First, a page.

Having watched the "what about Seattle Center" dance for nearly a decade i have concluded, before Chris Hansen came along, that we've loved Seattle Center to death, sucked the fun out of it for local families when the Fun Forrest left, and hemmed it in with new condo owners already complaining about their own traffic and the bright lights of signage.
It should be renamed the Seattle Complaint Center, where everybody gets to rant about the good old days at Crosscut.com while ignoring how it has arrived in its current condition.
Shall we study it for another decade and still not have the political will to fully fund a major makeover?

Seattle Center has built in political issues that dwarf anything coming out of the Port on the SoDo location. Queen Anne residents need green space for their dogs to poop on, walk around familiar strangers while chatting with friends on their smart phones, and the pleasant memories of what used to be. And, outdoor signage, they're not really into advertising where people outside of an arena could actually see it. All hurdles that have remained too high for city government to get over in the past.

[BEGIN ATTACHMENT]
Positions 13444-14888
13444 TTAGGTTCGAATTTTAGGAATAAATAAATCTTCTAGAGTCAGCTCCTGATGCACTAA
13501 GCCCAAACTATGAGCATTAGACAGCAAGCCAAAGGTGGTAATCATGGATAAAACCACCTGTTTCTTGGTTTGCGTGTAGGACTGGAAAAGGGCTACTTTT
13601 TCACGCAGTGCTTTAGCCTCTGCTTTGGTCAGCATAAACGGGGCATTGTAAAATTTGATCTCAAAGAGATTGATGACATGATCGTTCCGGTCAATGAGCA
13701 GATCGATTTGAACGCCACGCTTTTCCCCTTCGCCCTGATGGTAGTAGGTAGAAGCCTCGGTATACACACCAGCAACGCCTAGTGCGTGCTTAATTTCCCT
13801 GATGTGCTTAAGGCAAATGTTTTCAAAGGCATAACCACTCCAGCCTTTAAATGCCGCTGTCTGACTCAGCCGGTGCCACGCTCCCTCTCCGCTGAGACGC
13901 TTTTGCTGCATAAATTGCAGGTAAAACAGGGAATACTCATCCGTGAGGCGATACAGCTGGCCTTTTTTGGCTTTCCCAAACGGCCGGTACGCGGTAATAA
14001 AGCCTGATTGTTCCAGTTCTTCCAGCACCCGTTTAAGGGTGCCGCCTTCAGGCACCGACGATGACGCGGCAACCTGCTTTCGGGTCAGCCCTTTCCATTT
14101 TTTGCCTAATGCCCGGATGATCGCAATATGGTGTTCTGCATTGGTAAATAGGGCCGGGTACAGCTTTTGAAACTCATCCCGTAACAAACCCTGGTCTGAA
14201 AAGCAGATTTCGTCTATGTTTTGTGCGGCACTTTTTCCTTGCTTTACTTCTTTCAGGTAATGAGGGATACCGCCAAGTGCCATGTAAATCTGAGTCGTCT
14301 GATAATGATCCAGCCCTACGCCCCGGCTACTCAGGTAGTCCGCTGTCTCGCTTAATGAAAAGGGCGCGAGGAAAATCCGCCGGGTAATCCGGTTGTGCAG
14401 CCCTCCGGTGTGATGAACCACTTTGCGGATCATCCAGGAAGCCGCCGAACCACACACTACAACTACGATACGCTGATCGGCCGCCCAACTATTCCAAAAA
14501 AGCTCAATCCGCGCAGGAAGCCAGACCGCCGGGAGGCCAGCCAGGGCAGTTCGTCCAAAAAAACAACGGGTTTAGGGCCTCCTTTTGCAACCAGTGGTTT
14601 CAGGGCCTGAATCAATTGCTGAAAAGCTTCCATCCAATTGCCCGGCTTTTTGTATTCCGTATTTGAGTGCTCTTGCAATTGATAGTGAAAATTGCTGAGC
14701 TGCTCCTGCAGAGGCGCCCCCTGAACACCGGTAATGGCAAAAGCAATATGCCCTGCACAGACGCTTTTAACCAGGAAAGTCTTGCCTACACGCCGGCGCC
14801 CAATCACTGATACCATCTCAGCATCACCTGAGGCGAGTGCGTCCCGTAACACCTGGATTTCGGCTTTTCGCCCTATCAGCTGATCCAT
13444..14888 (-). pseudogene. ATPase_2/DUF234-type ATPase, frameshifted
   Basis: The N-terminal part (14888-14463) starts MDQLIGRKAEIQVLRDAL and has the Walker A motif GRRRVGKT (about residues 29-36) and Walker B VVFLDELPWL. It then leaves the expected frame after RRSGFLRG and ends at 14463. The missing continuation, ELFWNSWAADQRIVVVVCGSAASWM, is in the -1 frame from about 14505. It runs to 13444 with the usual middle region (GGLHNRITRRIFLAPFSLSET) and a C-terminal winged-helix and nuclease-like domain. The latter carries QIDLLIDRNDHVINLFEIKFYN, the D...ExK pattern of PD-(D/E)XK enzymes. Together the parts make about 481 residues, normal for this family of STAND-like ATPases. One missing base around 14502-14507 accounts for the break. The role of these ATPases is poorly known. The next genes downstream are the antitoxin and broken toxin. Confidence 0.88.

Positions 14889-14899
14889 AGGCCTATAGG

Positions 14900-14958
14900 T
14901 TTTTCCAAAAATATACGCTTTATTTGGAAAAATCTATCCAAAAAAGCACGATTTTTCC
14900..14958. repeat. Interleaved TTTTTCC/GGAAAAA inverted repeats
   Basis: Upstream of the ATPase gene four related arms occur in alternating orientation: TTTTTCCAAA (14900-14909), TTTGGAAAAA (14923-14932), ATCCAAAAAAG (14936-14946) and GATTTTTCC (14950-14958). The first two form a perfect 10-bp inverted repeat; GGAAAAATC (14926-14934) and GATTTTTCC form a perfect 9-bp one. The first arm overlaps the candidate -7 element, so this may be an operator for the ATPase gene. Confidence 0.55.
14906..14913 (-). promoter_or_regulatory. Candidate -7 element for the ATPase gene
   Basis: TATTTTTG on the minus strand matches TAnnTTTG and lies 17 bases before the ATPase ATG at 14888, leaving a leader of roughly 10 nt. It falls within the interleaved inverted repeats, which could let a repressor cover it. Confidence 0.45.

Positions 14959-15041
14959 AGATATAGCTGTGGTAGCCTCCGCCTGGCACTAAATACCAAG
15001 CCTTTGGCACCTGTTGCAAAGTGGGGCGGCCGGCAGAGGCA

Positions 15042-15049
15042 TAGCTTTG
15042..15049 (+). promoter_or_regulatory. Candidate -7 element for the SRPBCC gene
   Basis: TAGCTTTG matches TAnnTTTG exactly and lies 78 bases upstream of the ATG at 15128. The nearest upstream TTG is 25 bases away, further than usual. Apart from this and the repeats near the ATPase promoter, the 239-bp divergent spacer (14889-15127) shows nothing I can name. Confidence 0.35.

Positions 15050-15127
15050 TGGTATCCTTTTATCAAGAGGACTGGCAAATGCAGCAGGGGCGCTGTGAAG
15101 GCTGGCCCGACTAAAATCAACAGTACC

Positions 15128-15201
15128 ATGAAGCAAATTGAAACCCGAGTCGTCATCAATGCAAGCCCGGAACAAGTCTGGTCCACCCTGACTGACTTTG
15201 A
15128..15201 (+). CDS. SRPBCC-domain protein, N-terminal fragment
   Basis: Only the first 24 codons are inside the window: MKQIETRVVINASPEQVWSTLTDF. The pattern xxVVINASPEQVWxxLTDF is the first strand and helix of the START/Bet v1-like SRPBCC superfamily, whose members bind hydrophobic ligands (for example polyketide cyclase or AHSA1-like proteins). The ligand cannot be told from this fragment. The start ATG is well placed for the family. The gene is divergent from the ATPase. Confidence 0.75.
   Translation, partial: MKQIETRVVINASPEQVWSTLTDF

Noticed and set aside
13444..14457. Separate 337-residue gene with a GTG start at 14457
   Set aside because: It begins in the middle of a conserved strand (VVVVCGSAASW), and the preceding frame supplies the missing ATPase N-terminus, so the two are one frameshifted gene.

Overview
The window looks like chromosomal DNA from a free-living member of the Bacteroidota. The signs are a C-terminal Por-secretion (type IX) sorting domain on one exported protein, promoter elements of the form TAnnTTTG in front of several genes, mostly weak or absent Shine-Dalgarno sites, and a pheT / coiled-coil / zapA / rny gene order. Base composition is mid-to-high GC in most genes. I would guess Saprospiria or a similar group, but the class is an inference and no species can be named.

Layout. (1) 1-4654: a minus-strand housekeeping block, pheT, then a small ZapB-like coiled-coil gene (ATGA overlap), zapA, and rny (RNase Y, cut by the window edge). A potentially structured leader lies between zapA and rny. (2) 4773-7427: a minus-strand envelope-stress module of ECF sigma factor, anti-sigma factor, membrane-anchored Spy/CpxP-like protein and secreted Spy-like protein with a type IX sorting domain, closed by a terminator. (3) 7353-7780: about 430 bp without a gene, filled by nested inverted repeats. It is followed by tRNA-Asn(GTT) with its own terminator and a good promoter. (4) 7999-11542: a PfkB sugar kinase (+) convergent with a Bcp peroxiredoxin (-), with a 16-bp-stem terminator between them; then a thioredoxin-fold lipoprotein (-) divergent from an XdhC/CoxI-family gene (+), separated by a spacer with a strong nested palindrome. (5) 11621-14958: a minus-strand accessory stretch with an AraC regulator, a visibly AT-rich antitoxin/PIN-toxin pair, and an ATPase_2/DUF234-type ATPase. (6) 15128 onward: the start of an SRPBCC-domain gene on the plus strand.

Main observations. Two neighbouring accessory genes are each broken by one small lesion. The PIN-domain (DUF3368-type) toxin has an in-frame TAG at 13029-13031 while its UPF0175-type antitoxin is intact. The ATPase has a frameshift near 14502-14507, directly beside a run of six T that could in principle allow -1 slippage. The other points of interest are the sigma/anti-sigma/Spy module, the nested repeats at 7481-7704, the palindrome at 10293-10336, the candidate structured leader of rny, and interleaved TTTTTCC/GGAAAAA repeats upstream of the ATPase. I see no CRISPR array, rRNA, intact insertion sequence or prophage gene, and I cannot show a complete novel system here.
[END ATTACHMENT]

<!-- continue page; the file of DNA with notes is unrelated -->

Doing something bigger than a glass ashtray shop is not within the political bandwidth of city government.

If all the money were even today, would the political foot dragging at Seattle Center push a major construction project into a financially disadvantaged state?
Make yourself useful and answer that when the EIS comes out.

Have a great day,
Mike Baker
Seattle, Wa

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Sonics fans, it's time to give your heart a break

Let me give your heart a break, Sonics fans. To quote songstress Demi Lovato, there's just so much you can take.

The NBA Board of Governors appears likely to turn down Chris Hansen's proposal to move the Sacramento Kings to Seattle after a relocation committee rejected the idea.

I want The Squatch back, and I have faith that Seattle will eventually get a basketball team here. But to be honest, I'm grateful for the reprieve from barreling toward building an arena in Sodo.